Past the towns of Judenburg and Unzmarket the train makes its way to the Semmering hills approx a hundred kilometres from Vienna .It is a scenic and winding route which was first build in 1854 and was declared a UNESCO heritage site . Modern day locomotives negotiate these hills through a few sharp bends and steep gradients. Past Semmering we were now on the last lap of our journey to Vienna. The train raced through the plateau and we we soon were streaming into the Vienna Central station – Wien Hauptbahnoff. The end of a most scenic and picturesque day journey across the Venetian plains and Southern Austria on schedule – The comfort of the train and the superior quality of food made the journey even more memorable.
We hastened out of the station and headed for our hotel on the Schulerstrasse, one of the quieter localities in Central Vienna to our Hotel – Hotel Domizil. The hotel is located just off the Stephenplatz and is walking distance to most of the tourist attractions in Vienna . (do check out my review on TripAdvisor) with easy access to public transport. What never ceases to impress is the efficiency of the hotel staff which by Indian standards are grossly understaffed . Missing are the ubiquitous security guards and door keepers and the never ending stream of housekeeping staff of different departments. The quiet and polite efficiency and work ethic of multi tasking is something that is worth emulating .The locality is studded with restaurants ranging from sidewalk cafes to fine dine star restaurants and our dinner stop was at the Gulaschmuseum .The cafe Gulaschmuseum is located on the Schulerstrasse barely a few yards away from the hotel . We were welcomed by a cheerful staff member and set out to have our first food Austrian experience.The meal began with a shot of schnapps ,which I must admit was a bit strong even for me. Diluting it was simply not an option !Just not done !Till now I had a mistakenly poor impression of Goulash and believed it to be a mishmash of all left overs in the kitchen. A little research showed that it is a well seasoned meat stew originally invented by Hungarian shepherds and now adapted across Europe in different variants . In fact the Gulaschmuseum offered us a choice of 15 varieties of Goulash – I opted for the chicken version and Malati the vegetarian option. These dishes are accompanied with potatoes and made fitting start to our introduction to Viennese culinary delights. Here again, as at the hotel I was struck by the impressive efficiency of the hostess – Single handed she set and waited the tables , manned the bar , the cash register and even cleaned the bar wine glasses .She was on her toes through the dinner and even kept us plied with interesting conversation.A far cry from what I am used to in India – A gate-keeper,a waiter , a steward,a barman an assistant and even a cashier with a manager hovering somewhere around ! No wonder Austria’s per capita GDP is twenty five times that of India and per capita income on a PPP basis is seven times !! When will we ever realise that workman productivity in India is very low and hence even the wages and even the tips. But on the positive side- we employ five where we perhaps could do with one . More Schnapps followed dinner and we rounded it off with an all famous delight – Apple Strudel. Back to the hotel and ready to visit the Schonnbrunn Palace the next day.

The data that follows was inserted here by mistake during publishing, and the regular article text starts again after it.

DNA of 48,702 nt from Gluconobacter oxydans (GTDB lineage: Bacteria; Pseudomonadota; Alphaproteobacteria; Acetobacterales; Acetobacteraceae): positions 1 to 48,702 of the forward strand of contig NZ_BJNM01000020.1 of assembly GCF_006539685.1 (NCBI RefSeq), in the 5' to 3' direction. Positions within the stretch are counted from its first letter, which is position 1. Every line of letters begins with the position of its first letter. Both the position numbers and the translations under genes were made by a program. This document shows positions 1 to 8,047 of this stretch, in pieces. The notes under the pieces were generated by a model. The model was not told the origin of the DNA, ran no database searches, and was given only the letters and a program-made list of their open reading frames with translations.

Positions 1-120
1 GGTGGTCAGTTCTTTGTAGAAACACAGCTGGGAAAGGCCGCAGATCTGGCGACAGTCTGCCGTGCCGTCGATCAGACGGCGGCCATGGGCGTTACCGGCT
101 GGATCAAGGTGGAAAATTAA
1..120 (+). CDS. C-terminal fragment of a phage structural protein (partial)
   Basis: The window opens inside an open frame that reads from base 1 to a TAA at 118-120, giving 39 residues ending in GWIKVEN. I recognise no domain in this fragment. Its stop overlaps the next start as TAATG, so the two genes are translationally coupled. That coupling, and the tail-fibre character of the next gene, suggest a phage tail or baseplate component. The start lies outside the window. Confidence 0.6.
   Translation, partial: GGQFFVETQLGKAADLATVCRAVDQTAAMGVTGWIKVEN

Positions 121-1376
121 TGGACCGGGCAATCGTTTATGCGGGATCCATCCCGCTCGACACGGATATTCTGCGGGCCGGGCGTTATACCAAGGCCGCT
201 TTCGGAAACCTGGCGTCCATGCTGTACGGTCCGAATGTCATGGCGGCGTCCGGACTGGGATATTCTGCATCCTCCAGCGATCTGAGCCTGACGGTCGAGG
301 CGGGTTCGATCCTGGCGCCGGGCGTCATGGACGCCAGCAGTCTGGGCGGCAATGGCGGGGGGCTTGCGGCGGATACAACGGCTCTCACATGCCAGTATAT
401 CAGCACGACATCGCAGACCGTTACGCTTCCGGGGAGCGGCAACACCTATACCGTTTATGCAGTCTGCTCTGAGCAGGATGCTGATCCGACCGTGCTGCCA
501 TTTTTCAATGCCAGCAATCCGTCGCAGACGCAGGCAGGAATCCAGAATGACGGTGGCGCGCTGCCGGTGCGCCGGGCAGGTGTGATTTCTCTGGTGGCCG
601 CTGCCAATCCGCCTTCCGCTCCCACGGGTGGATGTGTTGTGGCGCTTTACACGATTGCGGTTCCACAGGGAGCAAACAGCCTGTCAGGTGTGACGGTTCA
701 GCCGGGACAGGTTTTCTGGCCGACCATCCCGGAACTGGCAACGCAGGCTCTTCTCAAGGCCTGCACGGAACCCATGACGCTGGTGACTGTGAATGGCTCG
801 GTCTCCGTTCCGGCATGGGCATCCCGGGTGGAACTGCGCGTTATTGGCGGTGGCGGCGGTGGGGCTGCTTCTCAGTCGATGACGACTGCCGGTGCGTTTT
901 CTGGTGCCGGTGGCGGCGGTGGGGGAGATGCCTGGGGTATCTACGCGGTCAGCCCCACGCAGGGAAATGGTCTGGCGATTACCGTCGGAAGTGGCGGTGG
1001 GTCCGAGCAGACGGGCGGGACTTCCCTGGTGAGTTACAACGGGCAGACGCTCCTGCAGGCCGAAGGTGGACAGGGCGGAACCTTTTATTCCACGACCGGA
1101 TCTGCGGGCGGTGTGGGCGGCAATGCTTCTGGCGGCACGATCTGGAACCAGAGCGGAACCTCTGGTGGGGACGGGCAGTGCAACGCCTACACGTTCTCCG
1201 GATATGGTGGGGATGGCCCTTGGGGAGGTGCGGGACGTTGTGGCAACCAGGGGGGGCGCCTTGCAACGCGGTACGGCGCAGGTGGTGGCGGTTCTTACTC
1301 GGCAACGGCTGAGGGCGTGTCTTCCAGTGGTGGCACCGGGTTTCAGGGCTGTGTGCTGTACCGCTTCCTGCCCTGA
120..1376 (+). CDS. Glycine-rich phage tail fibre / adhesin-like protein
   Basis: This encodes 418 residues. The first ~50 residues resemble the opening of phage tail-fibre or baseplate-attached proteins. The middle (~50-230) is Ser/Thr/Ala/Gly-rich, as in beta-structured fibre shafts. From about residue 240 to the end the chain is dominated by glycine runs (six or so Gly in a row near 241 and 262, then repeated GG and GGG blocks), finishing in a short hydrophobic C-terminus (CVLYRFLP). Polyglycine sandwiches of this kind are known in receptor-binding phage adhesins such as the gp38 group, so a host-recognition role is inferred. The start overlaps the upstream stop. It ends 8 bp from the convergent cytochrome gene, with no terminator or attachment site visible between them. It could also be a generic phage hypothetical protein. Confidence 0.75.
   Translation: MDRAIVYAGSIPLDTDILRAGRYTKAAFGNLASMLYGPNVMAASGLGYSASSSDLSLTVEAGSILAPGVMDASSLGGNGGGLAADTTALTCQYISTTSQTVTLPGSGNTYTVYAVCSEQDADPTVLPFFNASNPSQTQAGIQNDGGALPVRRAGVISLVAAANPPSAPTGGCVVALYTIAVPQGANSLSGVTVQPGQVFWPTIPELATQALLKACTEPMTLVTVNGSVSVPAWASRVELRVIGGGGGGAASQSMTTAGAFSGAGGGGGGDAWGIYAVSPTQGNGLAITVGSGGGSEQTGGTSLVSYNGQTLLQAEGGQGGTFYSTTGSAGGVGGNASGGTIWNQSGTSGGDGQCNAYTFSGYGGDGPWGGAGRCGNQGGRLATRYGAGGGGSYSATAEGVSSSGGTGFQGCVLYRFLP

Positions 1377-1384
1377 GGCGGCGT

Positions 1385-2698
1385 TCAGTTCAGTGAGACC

Continued in my next post – Sisi & Schonbrunn
Superbly described, makes for a very interesting read. Kudos!!